CHRIS FERGUSON It is common knowledge among poker pros that the man nicknamed “Jesus” can do four things extremely well: 1) Split a banana from ten feet by whipping a playing card through the air. 2) Dress unerringly in his signature black getup and black cowboy hat. 3) Ballroom dance like a fiend. 4) Play world-class poker. The 2000 World Champion of Poker is a heady player bringing five WSOP gold bracelets and 25 final table appearances—enormous credentials—to the event. In a Nutshell: This year, warning track power only. Feels good day one, feels good day two, but day three is a disaster. It happens, dance it off. Odds of Winning the Main Event: 300 to 1 against. Predictions on Winning a Bracelet: He starred in some clever commercials in 2006, but that was then. In 2007 his star at the table fades and walks away disappointed. He’s a great player, but sometimes that’s not enough.

PHIL IVEY Many pros consider Ivey as either the most dangerous player in poker today, or the best. He plays regularly in the Big Game—the highest stakes game in the world at the Bellagio—against the elite of poker: Doyle Brunson, Chip Reese, Barry Greenstein, and company. He’s also participated in the largest-stakes poker game in the world against billionaire Andy Beal, and is considered a poker prodigy by just about everyone. Phil Ivey already has five WSOP bracelets, six final table appearances at the WPT, and millions of dollars in poker winnings he plays for Full Tilt Poker Team Odds of Winning the Main Event: 250 to 1 against. Predictions on Winning a Bracelet: It’s very hard to bet against Ivey. He’s the complete poker player; and for many, the most feared. He’s got the charm, but in 2007 the charm doesn’t have him. He remains stuck at five bracelets, but only for this year.

ALLEN CUNNINGHAM Another Full Tilt player, he’s not well known among the general public, but among the professionals, everyone respects this very accomplished world-class player. He has over $8 million in tournament earnings, a dozen first place finishes and four WSOP bracelets. A 2006 final table finish (4th) in the main event further cemented Cunningham reputation as a player to be watched. He’s got the goods to get there. And his near-victory in 2006 will make him that much more determined in 2007. In a Nutshell: Oh, so close in 2006. And it will be oh, so close in 2007. I’ll go out on a limb here: top 50 finish. Odds of Winning the Main Event: 300 to 1 against. Predictions on Winning a Bracelet: Tremendous talent and running hot are a strong combination. His taste of the ultimate prize in 2006 makes him want more. And he’ll get it. Add another bracelet to his collection.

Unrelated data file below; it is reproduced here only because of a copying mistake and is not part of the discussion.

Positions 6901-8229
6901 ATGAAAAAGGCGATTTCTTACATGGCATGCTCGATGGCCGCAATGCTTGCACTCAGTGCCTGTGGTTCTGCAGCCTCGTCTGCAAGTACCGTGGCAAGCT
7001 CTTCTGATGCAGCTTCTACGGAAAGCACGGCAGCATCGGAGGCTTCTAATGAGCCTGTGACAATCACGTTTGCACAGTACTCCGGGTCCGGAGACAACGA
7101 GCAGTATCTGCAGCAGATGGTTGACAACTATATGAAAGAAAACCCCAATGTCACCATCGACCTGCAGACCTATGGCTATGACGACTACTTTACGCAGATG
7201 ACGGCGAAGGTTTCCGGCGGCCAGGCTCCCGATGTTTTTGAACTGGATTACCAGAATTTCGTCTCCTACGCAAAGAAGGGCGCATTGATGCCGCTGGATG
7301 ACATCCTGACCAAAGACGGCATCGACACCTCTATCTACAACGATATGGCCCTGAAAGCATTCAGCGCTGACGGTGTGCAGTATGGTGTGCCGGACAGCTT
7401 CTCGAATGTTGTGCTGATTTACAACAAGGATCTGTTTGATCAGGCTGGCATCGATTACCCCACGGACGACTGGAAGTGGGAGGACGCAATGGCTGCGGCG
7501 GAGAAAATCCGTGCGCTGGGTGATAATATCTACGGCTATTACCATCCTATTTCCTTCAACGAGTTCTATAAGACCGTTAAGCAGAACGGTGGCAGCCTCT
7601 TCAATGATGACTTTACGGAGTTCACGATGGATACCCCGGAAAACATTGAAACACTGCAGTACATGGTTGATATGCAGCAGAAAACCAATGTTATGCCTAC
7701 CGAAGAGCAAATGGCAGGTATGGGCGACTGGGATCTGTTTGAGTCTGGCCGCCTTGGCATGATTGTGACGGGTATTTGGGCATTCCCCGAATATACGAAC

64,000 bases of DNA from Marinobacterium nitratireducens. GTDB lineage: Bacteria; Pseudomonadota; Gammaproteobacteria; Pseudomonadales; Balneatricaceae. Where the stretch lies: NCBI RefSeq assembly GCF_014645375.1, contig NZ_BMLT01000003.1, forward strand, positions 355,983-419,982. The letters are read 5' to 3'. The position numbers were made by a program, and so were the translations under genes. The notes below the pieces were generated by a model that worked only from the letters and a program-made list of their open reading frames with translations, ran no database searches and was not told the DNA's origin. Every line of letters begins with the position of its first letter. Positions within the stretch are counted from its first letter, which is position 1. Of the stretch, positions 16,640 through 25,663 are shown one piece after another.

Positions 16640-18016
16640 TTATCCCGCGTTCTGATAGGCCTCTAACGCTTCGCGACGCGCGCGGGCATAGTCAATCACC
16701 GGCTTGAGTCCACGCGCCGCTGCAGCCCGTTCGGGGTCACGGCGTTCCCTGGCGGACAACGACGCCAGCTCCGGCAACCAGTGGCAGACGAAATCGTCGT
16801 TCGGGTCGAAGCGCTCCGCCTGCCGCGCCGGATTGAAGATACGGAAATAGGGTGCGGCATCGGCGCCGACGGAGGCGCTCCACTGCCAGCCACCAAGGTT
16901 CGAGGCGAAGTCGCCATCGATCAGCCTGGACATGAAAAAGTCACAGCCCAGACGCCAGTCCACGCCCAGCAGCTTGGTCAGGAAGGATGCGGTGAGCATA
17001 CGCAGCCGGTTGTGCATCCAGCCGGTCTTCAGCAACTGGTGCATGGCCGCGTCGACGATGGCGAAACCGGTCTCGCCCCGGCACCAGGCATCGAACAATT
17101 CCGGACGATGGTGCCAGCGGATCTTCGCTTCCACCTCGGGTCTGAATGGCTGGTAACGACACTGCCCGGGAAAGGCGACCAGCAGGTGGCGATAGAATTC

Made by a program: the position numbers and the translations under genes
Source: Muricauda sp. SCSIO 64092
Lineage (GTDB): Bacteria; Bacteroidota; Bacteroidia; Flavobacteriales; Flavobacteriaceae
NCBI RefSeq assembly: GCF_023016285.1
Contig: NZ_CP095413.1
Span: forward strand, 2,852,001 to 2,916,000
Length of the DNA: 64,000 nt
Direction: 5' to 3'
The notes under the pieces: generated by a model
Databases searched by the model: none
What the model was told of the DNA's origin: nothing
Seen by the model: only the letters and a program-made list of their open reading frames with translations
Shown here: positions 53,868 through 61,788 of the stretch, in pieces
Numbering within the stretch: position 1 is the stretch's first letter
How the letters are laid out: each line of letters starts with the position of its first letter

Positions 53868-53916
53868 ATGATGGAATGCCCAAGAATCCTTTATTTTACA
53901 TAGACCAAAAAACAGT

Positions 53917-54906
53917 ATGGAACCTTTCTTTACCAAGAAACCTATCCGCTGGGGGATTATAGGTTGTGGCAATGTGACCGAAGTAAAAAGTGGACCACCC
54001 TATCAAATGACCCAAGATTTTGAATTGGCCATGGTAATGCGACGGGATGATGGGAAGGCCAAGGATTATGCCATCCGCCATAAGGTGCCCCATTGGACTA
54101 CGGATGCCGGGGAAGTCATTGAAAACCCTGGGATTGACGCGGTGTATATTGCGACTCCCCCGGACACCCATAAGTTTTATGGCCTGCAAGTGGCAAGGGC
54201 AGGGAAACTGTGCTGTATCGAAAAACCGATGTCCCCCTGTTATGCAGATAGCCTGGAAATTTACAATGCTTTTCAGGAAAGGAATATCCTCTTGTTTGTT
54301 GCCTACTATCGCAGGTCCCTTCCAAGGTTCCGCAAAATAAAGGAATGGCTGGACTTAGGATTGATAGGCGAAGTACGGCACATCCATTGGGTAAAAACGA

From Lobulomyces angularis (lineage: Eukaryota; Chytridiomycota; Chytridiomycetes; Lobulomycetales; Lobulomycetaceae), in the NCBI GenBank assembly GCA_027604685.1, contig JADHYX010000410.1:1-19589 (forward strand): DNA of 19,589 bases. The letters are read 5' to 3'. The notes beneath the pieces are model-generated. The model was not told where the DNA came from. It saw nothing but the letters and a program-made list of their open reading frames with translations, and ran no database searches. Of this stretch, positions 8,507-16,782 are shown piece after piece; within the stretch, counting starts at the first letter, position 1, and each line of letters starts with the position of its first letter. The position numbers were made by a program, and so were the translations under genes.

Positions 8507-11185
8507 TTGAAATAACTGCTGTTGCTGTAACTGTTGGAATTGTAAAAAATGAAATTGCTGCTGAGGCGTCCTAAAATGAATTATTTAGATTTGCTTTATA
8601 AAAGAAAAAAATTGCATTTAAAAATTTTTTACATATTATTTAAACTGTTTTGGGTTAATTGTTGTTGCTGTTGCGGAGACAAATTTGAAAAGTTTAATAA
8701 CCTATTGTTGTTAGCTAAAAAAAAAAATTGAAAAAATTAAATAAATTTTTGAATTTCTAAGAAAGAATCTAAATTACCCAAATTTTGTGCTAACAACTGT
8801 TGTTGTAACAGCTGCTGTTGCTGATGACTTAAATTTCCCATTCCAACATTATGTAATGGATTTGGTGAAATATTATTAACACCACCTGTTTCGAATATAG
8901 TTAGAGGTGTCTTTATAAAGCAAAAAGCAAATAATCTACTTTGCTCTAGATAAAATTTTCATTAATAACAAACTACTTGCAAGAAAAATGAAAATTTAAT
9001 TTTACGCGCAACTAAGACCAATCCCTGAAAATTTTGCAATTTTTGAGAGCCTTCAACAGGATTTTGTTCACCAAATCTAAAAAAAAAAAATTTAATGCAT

JEFF MADSEN Jeff’s 2006 WSOP performance was simply unreal. Barely legal, just some months over the age of 21, Madsen tore through the events in remarkable fashion. He is another one of the Full Tilt team! One WSOP gold bracelet would’ve made even the greatest players happy, but Madsen, the youngest ever bracelet winner, didn’t stop there. He won a second WSOP gold bracelet. With the gigantic fields competing in all the 2006 WSOP, where thousand-plus fields were commonplace, this was an unbelievable performance. And he didn’t stop there! He made another final table and then another. He made four final tables, including two golds, in one of the greatest WSOP performances ever. He’s a player to watch. In a Nutshell: Young, willing and able. I say he’s able, I know he’s willing and I think he’ll get close. He lands in the top 100, which is a great finish, before he fades. Odds of Winning the Main Event: 400 to 1 against. Predictions on Winning a Bracelet: Madsen’s eye-popping 2006 WSOP augers for more success. If he sticks to his game, you’ve got to like his chances. I do. Add another bracelet.

TOM MCEVOY McEvoy doesn’t get the credit he deserves. He’s the author of more than 10 poker books, some co-authored with tournament great T. J. Cloutier and fellow world champion Brad Daugherty. These are books that have inspired world champions. In fact, he wrote the first book on tournament play back in 1985—that’s almost two decades before the poker boom. He’s also the holder of four WSOP gold bracelets, including the main event in 1983. Add to that a PPT win in 2005, making him the first ever with titles in the WSOP and PPT, and you have a player that knows how to get it done. As to the naysayers, few can match McEvoy’s impressive list of WSOP and PPT bracelets. In a Nutshell: Four gold bracelets, a main event championship, a PPT bracelet and some good old-fashioned luck will go a long way. But this year, not long enough. Out on day two. Odds of Winning the Main Event: 500 to 1 against. Predictions on Winning a Bracelet: McEvoy hits a final table, but is stranded there at four bracelets, his fifth eluding him. Big field, tough luck, long wait ‘til next year.